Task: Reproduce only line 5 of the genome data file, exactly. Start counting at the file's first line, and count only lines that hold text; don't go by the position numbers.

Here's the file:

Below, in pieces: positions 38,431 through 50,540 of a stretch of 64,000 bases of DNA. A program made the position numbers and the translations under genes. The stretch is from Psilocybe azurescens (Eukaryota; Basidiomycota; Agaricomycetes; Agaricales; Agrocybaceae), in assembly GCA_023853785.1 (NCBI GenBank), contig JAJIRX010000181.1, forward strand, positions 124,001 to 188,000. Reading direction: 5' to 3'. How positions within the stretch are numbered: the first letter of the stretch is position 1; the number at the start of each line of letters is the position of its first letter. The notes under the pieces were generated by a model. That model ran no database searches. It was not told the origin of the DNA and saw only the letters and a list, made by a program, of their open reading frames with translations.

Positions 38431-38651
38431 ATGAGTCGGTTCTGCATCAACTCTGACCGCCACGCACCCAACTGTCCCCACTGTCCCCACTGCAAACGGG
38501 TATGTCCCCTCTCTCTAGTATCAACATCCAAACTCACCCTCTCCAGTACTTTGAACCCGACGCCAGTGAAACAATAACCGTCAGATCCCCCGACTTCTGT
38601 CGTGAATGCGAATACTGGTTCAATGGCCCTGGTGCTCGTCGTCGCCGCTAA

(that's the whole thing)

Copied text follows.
38601 CGTGAATGCGAATACTGGTTCAATGGCCCTGGTGCTCGTCGTCGCCGCTAA